Samsung has revealed that it will launch its own 5G fully-virtualized radio access network (5G vRAN) with Microsoft, reports indicate. The South Korean tech giant will build out the solution on another, relatively new technology. Namely, that's Microsoft's new 5G Azure platform.
The Samsung 5G vRAN will be moved to the Microsoft platform alongside its multi-access edge computing technologies and virtualized core. And the network itself will roll out first at select locations. Samsung explicitly points to locations such as retail stores, smart factories, stadiums, and other enterprise locations.
How will Samsung capitalize on the new 5G Microsoft platform?
Now, the partnership does offer quite a bit of insight into Microsoft's new platform, announced earlier this week. But at least for now, these will be private, end-to-end cloud-based 5G networks.
Samsung indicates that the Microsoft platform allows for a more secure 5G experience that's often in high demand in that sector. And it does so by, as might be implied in the branding, replacing dedicated hardware with a software solution. The solution is placed with "general-purpose, off-the-shelf servers."
In effect, the Microsoft solution allows Samsung to offer 5G networking managed by mainstream server technology. As opposed to dealing directly with dedicated 5G servers. Another benefit to that, aside from flexibility and easy scalability, is cost. Samsung says that, as with the earlier announcement from Microsoft, the cost-effectiveness is greatly improved with the new solution.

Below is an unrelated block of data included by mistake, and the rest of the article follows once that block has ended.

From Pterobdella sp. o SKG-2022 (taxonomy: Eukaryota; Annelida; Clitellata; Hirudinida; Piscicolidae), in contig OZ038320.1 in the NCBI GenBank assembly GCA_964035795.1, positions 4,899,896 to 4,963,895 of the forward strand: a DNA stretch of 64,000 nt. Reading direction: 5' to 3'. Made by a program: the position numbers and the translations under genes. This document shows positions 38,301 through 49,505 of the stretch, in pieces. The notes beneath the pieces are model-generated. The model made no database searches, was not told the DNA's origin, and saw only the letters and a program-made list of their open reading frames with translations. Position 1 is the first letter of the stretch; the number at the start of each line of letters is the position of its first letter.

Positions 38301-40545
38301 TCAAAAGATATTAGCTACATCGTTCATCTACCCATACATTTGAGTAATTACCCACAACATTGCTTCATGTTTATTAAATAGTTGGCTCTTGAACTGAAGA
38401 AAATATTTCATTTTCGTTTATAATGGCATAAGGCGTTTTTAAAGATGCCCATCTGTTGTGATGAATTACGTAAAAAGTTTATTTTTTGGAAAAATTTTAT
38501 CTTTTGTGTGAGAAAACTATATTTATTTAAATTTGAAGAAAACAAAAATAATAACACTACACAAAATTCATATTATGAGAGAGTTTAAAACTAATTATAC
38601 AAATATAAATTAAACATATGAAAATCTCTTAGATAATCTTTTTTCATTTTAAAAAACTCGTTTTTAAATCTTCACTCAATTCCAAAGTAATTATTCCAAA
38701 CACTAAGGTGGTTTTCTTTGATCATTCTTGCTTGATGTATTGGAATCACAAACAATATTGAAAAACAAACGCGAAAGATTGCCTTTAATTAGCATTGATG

When will you see this solution in the real-world?
Now, as noted above, the new solution is intended, at least for now, for private enterprise and enterprise-related networks. This isn't going to result in widespread 5G availability for the greater mobile userbase. In fact, there's no guarantee any end-user on mobile or other devices will ever see the networks. That's going to depend on a variety of factors.
As per Samsung's announcement, the company has continually made inroads on 5G. Its end-to-end offerings extend from chipsets and radios to core network technology. In addition to working on enterprise environments in the US and South Korea, it has started to help expand 5G in Japan. And work is underway to get the company started in Canada and New Zealand.
The new solution, according to Corporate Vice President, Azure for Operators, Yousef Khalidi, will help the company expand further. Mostly by lowering the bar for 5G entry. Specifically for "mutual customers" in retail, manufacturing, and entertainment sectors, as well as others.